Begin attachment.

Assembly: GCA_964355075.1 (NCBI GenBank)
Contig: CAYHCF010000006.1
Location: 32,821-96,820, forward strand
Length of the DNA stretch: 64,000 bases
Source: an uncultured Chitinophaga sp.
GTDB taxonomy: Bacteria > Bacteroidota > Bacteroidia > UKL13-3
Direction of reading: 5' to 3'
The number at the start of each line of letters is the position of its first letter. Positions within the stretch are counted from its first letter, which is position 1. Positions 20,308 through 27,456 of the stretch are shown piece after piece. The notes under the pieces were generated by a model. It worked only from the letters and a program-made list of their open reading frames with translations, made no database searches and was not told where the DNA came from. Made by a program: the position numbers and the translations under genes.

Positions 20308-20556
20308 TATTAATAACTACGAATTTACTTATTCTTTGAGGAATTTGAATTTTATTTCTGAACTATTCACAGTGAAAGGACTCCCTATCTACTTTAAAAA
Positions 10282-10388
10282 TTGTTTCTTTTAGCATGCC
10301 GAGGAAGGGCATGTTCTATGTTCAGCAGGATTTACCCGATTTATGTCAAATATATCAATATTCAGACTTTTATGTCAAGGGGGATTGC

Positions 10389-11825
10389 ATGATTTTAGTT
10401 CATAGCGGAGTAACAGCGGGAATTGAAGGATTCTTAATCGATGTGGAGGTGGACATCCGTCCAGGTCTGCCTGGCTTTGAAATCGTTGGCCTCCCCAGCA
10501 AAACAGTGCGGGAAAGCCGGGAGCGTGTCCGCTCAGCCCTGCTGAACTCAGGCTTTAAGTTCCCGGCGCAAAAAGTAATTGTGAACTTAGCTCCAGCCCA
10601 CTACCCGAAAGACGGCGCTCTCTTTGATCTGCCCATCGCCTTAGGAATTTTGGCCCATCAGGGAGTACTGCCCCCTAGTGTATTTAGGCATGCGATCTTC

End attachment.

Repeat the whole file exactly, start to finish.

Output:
Assembly: GCA_964355075.1 (NCBI GenBank)
Contig: CAYHCF010000006.1
Location: 32,821-96,820, forward strand
Length of the DNA stretch: 64,000 bases
Source: an uncultured Chitinophaga sp.
GTDB taxonomy: Bacteria > Bacteroidota > Bacteroidia > UKL13-3
Direction of reading: 5' to 3'
The number at the start of each line of letters is the position of its first letter. Positions within the stretch are counted from its first letter, which is position 1. Positions 20,308 through 27,456 of the stretch are shown piece after piece. The notes under the pieces were generated by a model. It worked only from the letters and a program-made list of their open reading frames with translations, made no database searches and was not told where the DNA came from. Made by a program: the position numbers and the translations under genes.

Positions 20308-20556
20308 TATTAATAACTACGAATTTACTTATTCTTTGAGGAATTTGAATTTTATTTCTGAACTATTCACAGTGAAAGGACTCCCTATCTACTTTAAAAA
Positions 10282-10388
10282 TTGTTTCTTTTAGCATGCC
10301 GAGGAAGGGCATGTTCTATGTTCAGCAGGATTTACCCGATTTATGTCAAATATATCAATATTCAGACTTTTATGTCAAGGGGGATTGC

Positions 10389-11825
10389 ATGATTTTAGTT
10401 CATAGCGGAGTAACAGCGGGAATTGAAGGATTCTTAATCGATGTGGAGGTGGACATCCGTCCAGGTCTGCCTGGCTTTGAAATCGTTGGCCTCCCCAGCA
10501 AAACAGTGCGGGAAAGCCGGGAGCGTGTCCGCTCAGCCCTGCTGAACTCAGGCTTTAAGTTCCCGGCGCAAAAAGTAATTGTGAACTTAGCTCCAGCCCA
10601 CTACCCGAAAGACGGCGCTCTCTTTGATCTGCCCATCGCCTTAGGAATTTTGGCCCATCAGGGAGTACTGCCCCCTAGTGTATTTAGGCATGCGATCTTC